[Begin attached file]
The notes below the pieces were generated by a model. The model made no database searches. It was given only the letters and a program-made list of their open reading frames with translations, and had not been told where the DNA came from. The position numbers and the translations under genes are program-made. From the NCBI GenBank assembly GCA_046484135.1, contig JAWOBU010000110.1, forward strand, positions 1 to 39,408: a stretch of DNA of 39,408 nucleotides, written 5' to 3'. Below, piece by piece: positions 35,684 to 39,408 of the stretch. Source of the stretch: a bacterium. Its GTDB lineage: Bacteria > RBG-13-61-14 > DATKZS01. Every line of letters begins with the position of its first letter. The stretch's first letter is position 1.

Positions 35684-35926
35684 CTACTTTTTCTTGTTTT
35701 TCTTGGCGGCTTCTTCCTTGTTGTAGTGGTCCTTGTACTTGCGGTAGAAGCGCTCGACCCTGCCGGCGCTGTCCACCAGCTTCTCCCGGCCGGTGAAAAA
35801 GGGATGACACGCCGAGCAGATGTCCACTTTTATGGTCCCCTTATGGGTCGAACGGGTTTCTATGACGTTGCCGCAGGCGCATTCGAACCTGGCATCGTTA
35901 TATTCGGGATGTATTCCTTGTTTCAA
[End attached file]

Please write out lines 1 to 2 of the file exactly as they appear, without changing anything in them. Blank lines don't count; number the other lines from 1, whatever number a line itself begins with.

The notes below the pieces were generated by a model. The model made no database searches. It was given only the letters and a program-made list of their open reading frames with translations, and had not been told where the DNA came from. The position numbers and the translations under genes are program-made. From the NCBI GenBank assembly GCA_046484135.1, contig JAWOBU010000110.1, forward strand, positions 1 to 39,408: a stretch of DNA of 39,408 nucleotides, written 5' to 3'. Below, piece by piece: positions 35,684 to 39,408 of the stretch. Source of the stretch: a bacterium. Its GTDB lineage: Bacteria > RBG-13-61-14 > DATKZS01. Every line of letters begins with the position of its first letter. The stretch's first letter is position 1.

Positions 35684-35926